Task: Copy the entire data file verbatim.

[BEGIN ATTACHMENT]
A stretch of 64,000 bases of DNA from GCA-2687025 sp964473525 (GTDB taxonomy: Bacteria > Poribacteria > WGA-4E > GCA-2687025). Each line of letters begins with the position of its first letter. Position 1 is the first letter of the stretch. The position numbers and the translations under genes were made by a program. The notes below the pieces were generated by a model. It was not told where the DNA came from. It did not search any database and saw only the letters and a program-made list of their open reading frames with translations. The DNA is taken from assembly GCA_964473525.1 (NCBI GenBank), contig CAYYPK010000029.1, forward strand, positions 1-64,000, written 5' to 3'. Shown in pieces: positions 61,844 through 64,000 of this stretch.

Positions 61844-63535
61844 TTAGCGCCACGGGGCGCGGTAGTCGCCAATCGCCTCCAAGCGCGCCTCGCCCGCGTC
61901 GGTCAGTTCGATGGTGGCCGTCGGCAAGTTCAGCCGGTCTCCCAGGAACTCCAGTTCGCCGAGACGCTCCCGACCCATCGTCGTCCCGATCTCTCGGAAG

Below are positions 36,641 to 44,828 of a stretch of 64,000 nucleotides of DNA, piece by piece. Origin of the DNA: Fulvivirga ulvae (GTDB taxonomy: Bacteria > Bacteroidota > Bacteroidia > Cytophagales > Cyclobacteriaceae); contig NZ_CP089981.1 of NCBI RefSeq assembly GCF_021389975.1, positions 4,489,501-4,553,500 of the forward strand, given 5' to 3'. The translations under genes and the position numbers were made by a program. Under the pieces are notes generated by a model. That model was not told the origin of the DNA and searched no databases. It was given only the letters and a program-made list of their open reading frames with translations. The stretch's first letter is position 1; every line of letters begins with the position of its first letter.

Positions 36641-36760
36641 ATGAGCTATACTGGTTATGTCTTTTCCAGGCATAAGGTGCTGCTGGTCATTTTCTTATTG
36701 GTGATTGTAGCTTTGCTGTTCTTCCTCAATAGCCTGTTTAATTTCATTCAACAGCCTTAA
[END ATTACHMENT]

A stretch of 64,000 bases of DNA from GCA-2687025 sp964473525 (GTDB taxonomy: Bacteria > Poribacteria > WGA-4E > GCA-2687025). Each line of letters begins with the position of its first letter. Position 1 is the first letter of the stretch. The position numbers and the translations under genes were made by a program. The notes below the pieces were generated by a model. It was not told where the DNA came from. It did not search any database and saw only the letters and a program-made list of their open reading frames with translations. The DNA is taken from assembly GCA_964473525.1 (NCBI GenBank), contig CAYYPK010000029.1, forward strand, positions 1-64,000, written 5' to 3'. Shown in pieces: positions 61,844 through 64,000 of this stretch.

Positions 61844-63535
61844 TTAGCGCCACGGGGCGCGGTAGTCGCCAATCGCCTCCAAGCGCGCCTCGCCCGCGTC
61901 GGTCAGTTCGATGGTGGCCGTCGGCAAGTTCAGCCGGTCTCCCAGGAACTCCAGTTCGCCGAGACGCTCCCGACCCATCGTCGTCCCGATCTCTCGGAAG

Below are positions 36,641 to 44,828 of a stretch of 64,000 nucleotides of DNA, piece by piece. Origin of the DNA: Fulvivirga ulvae (GTDB taxonomy: Bacteria > Bacteroidota > Bacteroidia > Cytophagales > Cyclobacteriaceae); contig NZ_CP089981.1 of NCBI RefSeq assembly GCF_021389975.1, positions 4,489,501-4,553,500 of the forward strand, given 5' to 3'. The translations under genes and the position numbers were made by a program. Under the pieces are notes generated by a model. That model was not told the origin of the DNA and searched no databases. It was given only the letters and a program-made list of their open reading frames with translations. The stretch's first letter is position 1; every line of letters begins with the position of its first letter.

Positions 36641-36760
36641 ATGAGCTATACTGGTTATGTCTTTTCCAGGCATAAGGTGCTGCTGGTCATTTTCTTATTG
36701 GTGATTGTAGCTTTGCTGTTCTTCCTCAATAGCCTGTTTAATTTCATTCAACAGCCTTAA